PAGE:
It came to a crescendo with Asbury orchestrating a drive to remember.
Two receptions by Taylor Horn.
Scottie Ball hauled in a pass to reach midfield.
The QB ripped off a 19-yard run of his own.
A 5-yard pass to Race Moir was complete.
Then that 25-yard scoring strike to the 6-foot-4 Ball with 8.6 seconds remaining to pull Richlands within one point.
That was just the beginning.
A go-for-broke 2-point conversion awaited.
Once again, Asbury hooked up with Ball.
Final score: Richlands 24, Stuarts Draft 23.
Linked forever: Asbury-to-Ball.
It was the defining moment in a memorable season for Asbury, the Bristol Herald Courier’s offensive player of the year after racking up 49 touchdown passes and 3,748 yards for a team that finished 13-2 and as state runner-up.
“He made us tick,” said Richlands coach Greg Mance. “We went as John-Luke went.”
Mance made an observation earlier this week that Asbury’s helmet had hardly a mark on it.
It’s hard to get a good shot in on somebody who has a big offensive line to offer protection and also gets rid of the ball quickly.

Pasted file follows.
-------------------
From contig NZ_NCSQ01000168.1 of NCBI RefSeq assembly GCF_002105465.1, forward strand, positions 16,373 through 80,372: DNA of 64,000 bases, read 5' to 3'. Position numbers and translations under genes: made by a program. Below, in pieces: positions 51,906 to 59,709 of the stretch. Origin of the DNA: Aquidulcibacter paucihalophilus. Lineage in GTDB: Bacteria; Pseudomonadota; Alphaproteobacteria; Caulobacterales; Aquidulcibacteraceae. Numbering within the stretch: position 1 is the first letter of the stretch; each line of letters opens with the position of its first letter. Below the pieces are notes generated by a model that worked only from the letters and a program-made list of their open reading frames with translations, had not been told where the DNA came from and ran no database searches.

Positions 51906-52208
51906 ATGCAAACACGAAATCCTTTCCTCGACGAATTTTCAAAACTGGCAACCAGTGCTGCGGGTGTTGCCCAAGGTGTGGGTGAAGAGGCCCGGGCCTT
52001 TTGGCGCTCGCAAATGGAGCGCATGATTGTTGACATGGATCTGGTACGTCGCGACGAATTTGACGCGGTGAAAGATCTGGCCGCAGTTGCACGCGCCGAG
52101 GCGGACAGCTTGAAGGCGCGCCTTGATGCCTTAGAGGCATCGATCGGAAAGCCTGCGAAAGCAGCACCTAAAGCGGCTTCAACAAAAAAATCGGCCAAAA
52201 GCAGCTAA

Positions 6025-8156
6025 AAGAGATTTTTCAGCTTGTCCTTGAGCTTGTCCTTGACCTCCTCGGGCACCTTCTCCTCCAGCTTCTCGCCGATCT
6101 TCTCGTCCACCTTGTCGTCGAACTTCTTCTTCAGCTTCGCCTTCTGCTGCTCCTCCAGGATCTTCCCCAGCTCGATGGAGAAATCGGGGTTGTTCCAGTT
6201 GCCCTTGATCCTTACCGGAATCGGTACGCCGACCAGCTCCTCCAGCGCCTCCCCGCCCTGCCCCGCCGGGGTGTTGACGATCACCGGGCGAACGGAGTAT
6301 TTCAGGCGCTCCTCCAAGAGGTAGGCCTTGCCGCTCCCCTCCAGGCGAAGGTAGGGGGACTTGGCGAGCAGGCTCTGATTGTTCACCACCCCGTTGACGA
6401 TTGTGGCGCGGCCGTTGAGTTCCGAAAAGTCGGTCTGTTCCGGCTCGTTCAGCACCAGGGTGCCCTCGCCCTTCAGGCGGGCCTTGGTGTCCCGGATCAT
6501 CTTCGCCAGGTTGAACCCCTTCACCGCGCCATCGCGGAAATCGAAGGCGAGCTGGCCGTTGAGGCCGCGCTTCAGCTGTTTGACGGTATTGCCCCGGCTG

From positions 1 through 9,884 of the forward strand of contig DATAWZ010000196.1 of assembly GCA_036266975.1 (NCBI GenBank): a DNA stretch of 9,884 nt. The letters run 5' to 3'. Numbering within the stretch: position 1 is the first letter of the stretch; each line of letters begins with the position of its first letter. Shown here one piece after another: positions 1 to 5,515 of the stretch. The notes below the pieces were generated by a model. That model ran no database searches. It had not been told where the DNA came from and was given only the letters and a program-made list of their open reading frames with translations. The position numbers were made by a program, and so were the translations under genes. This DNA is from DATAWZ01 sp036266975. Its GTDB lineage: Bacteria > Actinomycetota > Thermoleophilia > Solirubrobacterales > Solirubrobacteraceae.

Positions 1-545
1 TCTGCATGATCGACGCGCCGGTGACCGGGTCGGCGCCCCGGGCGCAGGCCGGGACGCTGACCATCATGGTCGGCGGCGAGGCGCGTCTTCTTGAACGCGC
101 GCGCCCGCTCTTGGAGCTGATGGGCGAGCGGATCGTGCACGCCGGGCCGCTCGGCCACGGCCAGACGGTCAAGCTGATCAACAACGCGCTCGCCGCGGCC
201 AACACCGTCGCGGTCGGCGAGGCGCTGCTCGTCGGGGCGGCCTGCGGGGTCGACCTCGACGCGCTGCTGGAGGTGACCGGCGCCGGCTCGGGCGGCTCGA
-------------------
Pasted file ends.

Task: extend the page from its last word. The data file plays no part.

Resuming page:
There was a time, however, when that wasn’t the case and opponents teed off on Asbury regularly.
“You never noticed him much in Little League,” Mance said. “He played for the Cedar Bluff Blue Devils and they were absolutely terrible at the time and probably last place in our league. He took a beating and didn’t have time to throw the football.”
He got better, however, by the time he enrolled at Richlands.
He almost won the starting job as a sophomore, but spent the season as River Michaels’ backup instead.
Last season, the job was his.
Quarterback is a glamour position, especially at a school like Richlands where football is king.
With the gig comes a lot of responsibility.